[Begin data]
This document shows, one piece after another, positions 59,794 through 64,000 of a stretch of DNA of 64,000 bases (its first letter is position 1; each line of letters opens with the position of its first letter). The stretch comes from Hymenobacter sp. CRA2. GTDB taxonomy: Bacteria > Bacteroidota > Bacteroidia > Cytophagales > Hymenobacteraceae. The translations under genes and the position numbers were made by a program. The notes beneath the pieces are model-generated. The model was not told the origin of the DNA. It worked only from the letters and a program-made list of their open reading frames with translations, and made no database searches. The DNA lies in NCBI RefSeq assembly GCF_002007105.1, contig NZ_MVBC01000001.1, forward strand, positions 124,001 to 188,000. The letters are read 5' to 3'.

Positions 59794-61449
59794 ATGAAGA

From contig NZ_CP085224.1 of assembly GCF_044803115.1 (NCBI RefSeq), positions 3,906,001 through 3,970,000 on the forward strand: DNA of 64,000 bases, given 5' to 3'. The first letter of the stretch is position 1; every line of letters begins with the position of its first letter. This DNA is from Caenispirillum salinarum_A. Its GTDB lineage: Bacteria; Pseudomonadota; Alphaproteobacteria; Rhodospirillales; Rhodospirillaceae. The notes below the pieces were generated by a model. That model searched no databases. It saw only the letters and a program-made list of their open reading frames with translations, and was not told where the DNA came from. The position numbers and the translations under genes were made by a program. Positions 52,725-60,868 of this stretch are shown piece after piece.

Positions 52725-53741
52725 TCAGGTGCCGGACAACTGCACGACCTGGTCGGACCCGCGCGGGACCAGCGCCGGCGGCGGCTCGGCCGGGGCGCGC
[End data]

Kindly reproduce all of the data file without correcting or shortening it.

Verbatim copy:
This document shows, one piece after another, positions 59,794 through 64,000 of a stretch of DNA of 64,000 bases (its first letter is position 1; each line of letters opens with the position of its first letter). The stretch comes from Hymenobacter sp. CRA2. GTDB taxonomy: Bacteria > Bacteroidota > Bacteroidia > Cytophagales > Hymenobacteraceae. The translations under genes and the position numbers were made by a program. The notes beneath the pieces are model-generated. The model was not told the origin of the DNA. It worked only from the letters and a program-made list of their open reading frames with translations, and made no database searches. The DNA lies in NCBI RefSeq assembly GCF_002007105.1, contig NZ_MVBC01000001.1, forward strand, positions 124,001 to 188,000. The letters are read 5' to 3'.

Positions 59794-61449
59794 ATGAAGA

From contig NZ_CP085224.1 of assembly GCF_044803115.1 (NCBI RefSeq), positions 3,906,001 through 3,970,000 on the forward strand: DNA of 64,000 bases, given 5' to 3'. The first letter of the stretch is position 1; every line of letters begins with the position of its first letter. This DNA is from Caenispirillum salinarum_A. Its GTDB lineage: Bacteria; Pseudomonadota; Alphaproteobacteria; Rhodospirillales; Rhodospirillaceae. The notes below the pieces were generated by a model. That model searched no databases. It saw only the letters and a program-made list of their open reading frames with translations, and was not told where the DNA came from. The position numbers and the translations under genes were made by a program. Positions 52,725-60,868 of this stretch are shown piece after piece.

Positions 52725-53741
52725 TCAGGTGCCGGACAACTGCACGACCTGGTCGGACCCGCGCGGGACCAGCGCCGGCGGCGGCTCGGCCGGGGCGCGC